The Westford Wardsman, Saturday, February 7, 1920

A look back in  time to a century ago
By Bob Oliphant

“Welcome Home Celebration. Not since armistice day in 1918 has Westford had so
important a day in its history as was last Thursday at the town hall, when its townspeople
welcomed home her men who served in the world war. The difference in the two days was the
spontaneous unpreparedness of the first, and the carefully planned for arrangements of the latter.
… Of its successful culmination those in whose honor it was planned and the townspeople owe a
debt of gratitude to the faithful committee in charge. Bright winter sunshine and not too cold a temperature favored the day’s plans.
“The decorations were beautiful and appropriate. The hall outside and in was draped with red,
white and blue. Over the entrance to the building the word “Welcome” in large letters, and which
was illuminated at night, was the center of decorations….
“The festivities began at four o’clock in the afternoon when a reception to the soldiers, sailors
and nurses wearing their service uniforms was given them by the townspeople. The hall was well
filled with parents, relatives and friends. People’s orchestra furnished music throughout the
afternoon and evening events, and Albert E. Brown, of Lowell, was the song leader.
“At five o’clock General Clarence R. Edwards arrived. He was escorted to the hall by Capt.
Sherman H. Fletcher, preceded by a double rank of the veterans who formed in a double line in
the hall extending from the door to the stage, and saluted as the general passed down through,
followed by his staff. The little group of civil war veterans had their place of honor. They, with
the selectmen and presiding officers, took their places at one side of the stage, and the veterans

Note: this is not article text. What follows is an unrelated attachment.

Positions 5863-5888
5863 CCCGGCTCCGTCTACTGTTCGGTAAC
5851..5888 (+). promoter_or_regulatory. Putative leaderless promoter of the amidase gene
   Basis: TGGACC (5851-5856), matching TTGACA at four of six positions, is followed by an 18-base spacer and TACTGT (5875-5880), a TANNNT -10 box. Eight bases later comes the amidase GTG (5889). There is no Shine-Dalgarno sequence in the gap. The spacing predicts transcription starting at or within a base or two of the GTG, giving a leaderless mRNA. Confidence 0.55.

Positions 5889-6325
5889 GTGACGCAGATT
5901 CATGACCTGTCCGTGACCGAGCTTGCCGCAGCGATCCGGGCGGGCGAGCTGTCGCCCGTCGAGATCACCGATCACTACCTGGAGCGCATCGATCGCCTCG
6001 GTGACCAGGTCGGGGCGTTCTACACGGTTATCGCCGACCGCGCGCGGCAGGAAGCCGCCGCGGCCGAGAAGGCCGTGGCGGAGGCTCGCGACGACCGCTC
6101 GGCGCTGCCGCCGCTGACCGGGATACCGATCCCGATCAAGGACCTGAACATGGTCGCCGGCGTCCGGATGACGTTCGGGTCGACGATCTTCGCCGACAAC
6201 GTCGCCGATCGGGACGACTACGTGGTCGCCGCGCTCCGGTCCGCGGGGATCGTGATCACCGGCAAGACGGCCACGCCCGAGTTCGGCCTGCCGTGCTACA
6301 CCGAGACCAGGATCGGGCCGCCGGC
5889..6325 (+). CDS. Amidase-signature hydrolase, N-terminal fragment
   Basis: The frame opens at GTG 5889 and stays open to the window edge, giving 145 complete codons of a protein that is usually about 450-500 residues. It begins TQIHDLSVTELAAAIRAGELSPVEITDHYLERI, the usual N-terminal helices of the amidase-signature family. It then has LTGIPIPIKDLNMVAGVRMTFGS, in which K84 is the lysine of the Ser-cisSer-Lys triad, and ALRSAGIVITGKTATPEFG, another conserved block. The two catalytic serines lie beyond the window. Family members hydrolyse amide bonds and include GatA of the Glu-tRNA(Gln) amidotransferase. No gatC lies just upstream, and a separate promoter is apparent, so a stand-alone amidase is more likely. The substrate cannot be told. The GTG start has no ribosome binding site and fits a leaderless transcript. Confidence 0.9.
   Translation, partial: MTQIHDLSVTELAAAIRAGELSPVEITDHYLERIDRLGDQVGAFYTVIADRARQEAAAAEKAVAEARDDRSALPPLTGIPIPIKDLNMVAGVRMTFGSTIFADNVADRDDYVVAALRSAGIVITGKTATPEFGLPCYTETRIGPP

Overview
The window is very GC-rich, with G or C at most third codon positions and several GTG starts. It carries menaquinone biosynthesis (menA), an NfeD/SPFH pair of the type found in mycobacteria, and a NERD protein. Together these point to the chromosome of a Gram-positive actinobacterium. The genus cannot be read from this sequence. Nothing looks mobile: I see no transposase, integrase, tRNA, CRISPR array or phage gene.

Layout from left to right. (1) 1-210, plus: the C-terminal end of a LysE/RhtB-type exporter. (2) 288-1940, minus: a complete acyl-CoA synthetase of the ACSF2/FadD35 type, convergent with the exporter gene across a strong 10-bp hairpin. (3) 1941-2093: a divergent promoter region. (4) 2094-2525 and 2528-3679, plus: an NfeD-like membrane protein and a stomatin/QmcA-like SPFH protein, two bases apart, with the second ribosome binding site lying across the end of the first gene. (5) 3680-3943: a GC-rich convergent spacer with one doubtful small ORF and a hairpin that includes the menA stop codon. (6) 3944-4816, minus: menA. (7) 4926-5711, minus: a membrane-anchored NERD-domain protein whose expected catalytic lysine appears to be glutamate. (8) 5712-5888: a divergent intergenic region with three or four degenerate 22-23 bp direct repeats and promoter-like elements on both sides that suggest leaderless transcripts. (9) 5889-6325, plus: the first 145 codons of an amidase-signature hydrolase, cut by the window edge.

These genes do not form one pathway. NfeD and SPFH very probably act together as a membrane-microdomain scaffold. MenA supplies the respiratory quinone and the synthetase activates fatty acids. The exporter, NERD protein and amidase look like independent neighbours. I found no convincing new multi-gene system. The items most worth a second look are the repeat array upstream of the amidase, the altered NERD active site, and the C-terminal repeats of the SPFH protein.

filed out of the hall again and returned again individually to hear the general’s message to them.
“General Edwards was introduced by Hon. Herbert E. Fletcher and responded with a
memorable address. Looking every inch a soldier, and with an eloquent band of black on one
arm, denoting his personal sacrifice to the toll of the war [his daughter died of influenza in 1918
while in Army Nurses training], he gave a direct and thoughtful message.
“A joint tribute to America’s fighting men, the menace of the insidious doctrines of pacifism
and cowardice, the spirit of the military salute and what it stands for, ‘carrying on’ and playing
the game with the fine spirit of a good soldier at home, were among the points finely elucidated
by General Edwards. Many a glint of humor graced his remarks. In closing he highly endorsed
universal military training.
“The general received a tremendous ovation and saluted often in acknowledgement. Later,
there was an opportunity for the townspeople to meet him, and nearly everyone availed himself of
the chance to meet the far-famed leader of the Yanks. For nearly half an hour he stood and shook
the hands of parents, relatives and friends of the veterans as they filed by.
|“Dinner was served in the lower hall at six o’clock. Page of Lowell catered and served an
elaborate and delicious menu.
“Albert E. Brown, of Lowell, led the singing of the old and new songs and also sang several
solos. General Edwards was obliged to leave early for a similar occasion in Lowell, but at the
close of the dinner spoke briefly to those present. His advice to all veterans was to join the
American Legion and [he] also made a plea for memorials utilitarian in character.
“Before the festivities were over each service man was presented a bronze medal on a watch
fob as a token of the appreciation from the town, and each was also given an engraved certificate
giving the man’s service for the town of Westford and [the] United States of America in the great
world war. As each presentation was made the recipient was heartily applauded…. Tribute to the
following men who died in service was paid: Lieut. Orion V. Wells, Privates J. N. Brule,
Napoleon J. Lanctot, Adlat Langley, Antonio Palermo, Charles Smith and Bernard J. O’Hara.
“Following the ceremonies in the banquet room a dance in the upper hall lasted until past
midnight.
“The committee of arrangements were: Capt. Sherman H. Fletcher, chairman; Lieut. Herbert
V. Hildreth, secretary; Hon. Herbert E. Fletcher, Alfred W. Hartford, Capt. Charles W. Robinson,
Albert R. Wall, P. Henry Harrington, Oscar R. Spalding, Frank L. Furbush, Wesley O. Hawkes,
Elmer E. Nutting, John Edwards, Frank C. Wright, Elbert H. Flagg, Thomas Costello, Mrs.
Herbert V. Hildreth, Mrs. Alfred W. Hartford, Mrs. Hammett D. Wright, Mrs. Annie Precious.
Graniteville. February 1 came in with one of the coldest mornings of the winter, the
mercury registering 30° below in various parts of the town….”